A new survey has outlined the cost of car crashes to the Scottish Borders, as well as the relative danger of the region’s roads compared to the rest of the country.
Analysis of the cost of crashes to the UK’s non-metropolitan authorities was carried out by the Road Safety Foundation, and it found huge disparity between different areas.
Fatal and serious crashes between 2011-2013 were assigned crash costs from the “total value of prevention” costs defined by the Department for Transport.
The Borders has been rated 49th out of 73 authorities in terms of the economic losses due to car crashes. The total economic loss during the three years studied was £69 million. That means that the loss per individual living in the region was £658.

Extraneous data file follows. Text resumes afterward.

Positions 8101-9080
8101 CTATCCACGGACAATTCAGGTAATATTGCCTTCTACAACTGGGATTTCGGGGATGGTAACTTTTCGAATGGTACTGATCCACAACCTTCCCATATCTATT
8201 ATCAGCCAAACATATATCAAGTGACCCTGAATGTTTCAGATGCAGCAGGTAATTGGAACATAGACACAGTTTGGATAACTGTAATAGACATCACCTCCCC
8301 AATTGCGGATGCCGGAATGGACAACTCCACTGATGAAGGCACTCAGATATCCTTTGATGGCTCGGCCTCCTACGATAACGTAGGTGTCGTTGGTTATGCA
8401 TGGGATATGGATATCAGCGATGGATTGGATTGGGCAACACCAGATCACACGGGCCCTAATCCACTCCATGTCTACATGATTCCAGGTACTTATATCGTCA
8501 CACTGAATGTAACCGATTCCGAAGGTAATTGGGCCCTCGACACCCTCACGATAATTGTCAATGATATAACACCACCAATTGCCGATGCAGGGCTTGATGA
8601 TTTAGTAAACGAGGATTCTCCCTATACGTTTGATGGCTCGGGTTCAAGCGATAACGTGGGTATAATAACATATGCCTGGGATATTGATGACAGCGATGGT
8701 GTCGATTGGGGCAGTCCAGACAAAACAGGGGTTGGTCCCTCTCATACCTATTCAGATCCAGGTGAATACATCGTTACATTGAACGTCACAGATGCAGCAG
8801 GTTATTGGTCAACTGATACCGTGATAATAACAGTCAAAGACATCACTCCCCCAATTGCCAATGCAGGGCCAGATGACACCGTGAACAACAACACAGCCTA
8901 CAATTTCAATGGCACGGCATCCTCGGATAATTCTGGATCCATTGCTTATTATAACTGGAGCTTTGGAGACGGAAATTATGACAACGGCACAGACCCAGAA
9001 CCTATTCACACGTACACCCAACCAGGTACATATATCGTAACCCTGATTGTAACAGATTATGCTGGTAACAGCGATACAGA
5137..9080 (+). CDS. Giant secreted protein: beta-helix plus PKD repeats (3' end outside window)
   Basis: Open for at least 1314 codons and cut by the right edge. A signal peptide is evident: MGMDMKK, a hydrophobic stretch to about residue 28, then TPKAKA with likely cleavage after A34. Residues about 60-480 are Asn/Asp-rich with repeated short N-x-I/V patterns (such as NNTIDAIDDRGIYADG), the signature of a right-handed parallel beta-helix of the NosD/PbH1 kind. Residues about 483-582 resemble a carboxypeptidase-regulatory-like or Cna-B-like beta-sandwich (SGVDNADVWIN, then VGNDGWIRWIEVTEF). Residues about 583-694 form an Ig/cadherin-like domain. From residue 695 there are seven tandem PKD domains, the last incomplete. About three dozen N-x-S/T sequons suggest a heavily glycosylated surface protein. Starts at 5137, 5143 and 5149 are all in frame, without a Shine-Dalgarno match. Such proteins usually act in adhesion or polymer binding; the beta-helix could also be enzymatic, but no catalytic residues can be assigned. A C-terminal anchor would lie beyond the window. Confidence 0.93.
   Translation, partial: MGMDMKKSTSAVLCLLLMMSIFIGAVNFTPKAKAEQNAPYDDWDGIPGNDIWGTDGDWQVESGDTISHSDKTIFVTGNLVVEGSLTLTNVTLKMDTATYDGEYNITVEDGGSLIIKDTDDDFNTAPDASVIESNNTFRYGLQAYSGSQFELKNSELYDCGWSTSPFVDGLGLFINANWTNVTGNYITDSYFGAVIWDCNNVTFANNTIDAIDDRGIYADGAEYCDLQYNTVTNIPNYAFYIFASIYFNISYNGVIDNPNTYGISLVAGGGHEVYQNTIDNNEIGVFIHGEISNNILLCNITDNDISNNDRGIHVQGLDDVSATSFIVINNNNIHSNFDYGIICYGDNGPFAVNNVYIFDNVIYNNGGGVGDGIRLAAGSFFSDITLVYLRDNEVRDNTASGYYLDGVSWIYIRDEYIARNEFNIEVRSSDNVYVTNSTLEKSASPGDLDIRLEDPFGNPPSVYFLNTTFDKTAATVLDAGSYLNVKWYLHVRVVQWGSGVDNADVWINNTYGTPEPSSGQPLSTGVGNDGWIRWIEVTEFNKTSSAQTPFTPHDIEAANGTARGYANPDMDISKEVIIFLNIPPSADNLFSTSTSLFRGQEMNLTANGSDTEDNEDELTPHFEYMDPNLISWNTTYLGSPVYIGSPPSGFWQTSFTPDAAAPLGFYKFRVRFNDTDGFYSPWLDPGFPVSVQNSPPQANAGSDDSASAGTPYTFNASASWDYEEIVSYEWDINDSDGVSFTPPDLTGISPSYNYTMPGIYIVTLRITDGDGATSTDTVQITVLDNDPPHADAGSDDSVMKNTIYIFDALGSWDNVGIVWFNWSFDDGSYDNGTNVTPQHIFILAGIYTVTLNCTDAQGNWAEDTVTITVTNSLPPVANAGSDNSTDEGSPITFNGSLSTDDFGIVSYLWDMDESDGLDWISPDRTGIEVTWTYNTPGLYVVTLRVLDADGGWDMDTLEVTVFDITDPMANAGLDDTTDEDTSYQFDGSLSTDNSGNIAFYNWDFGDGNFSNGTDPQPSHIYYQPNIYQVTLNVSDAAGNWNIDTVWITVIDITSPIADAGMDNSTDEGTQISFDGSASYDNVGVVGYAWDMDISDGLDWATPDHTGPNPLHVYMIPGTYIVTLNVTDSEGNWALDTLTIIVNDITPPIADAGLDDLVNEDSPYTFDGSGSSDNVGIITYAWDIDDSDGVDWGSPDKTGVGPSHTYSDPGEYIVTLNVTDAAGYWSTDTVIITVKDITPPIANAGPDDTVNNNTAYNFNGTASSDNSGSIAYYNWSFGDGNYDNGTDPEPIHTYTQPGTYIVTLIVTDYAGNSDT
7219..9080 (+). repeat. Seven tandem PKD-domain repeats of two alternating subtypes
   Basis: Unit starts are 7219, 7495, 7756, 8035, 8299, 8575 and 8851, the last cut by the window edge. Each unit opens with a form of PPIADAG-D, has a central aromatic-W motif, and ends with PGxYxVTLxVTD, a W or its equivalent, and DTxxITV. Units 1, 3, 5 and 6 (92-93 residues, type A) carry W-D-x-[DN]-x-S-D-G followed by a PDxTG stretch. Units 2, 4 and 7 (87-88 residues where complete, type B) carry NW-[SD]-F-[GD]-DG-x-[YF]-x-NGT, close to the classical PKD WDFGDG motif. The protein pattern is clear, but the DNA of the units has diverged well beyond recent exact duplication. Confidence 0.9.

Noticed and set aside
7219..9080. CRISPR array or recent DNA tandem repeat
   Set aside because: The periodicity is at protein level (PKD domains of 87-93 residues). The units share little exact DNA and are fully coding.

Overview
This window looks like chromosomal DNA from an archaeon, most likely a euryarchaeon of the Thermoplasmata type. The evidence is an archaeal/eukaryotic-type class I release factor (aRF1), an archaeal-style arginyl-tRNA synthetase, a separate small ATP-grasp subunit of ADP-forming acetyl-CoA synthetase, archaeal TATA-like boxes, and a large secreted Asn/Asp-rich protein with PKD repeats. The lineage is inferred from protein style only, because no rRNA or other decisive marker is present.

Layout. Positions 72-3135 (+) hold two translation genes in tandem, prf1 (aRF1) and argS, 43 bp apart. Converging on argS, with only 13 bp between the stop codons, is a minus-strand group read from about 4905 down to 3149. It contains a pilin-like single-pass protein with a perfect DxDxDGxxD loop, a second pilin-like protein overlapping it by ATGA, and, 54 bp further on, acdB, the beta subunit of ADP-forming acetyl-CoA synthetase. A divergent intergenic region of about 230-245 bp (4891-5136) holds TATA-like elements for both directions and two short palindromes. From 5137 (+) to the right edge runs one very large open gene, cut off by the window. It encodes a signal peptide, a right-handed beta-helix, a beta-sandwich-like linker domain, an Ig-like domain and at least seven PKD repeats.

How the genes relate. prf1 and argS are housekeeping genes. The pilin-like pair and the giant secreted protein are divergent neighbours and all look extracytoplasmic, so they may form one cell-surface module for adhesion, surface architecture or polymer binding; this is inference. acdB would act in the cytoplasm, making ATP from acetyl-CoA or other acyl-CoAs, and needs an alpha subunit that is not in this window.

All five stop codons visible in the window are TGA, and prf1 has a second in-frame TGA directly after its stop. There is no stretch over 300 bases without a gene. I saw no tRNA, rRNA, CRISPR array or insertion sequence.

This year’s Foundation report, How much do road crashes cost where you live? also highlights the regions with the lowest and highest risk roads and the most risky road in each region.
The Borders’ roads were found to range between “low-medium” and “medium-risk”; the area had no high-risk roads.
In his foreword to the report, Road Safety Foundation Chairman, Lord Whitty pointed out that motorways were generally safer than smaller roads: “Travel on single carriageway ‘A’ roads has become eight times more risky than on motorways. The most improved roads show just how effective small infrastructure safety improvements can be. But the pace of improvement is far too slow – just 2% of the network shows material reduction in risk.
“Junctions remain the largest source of serious injury as vehicle side impact protection is at its most limited.”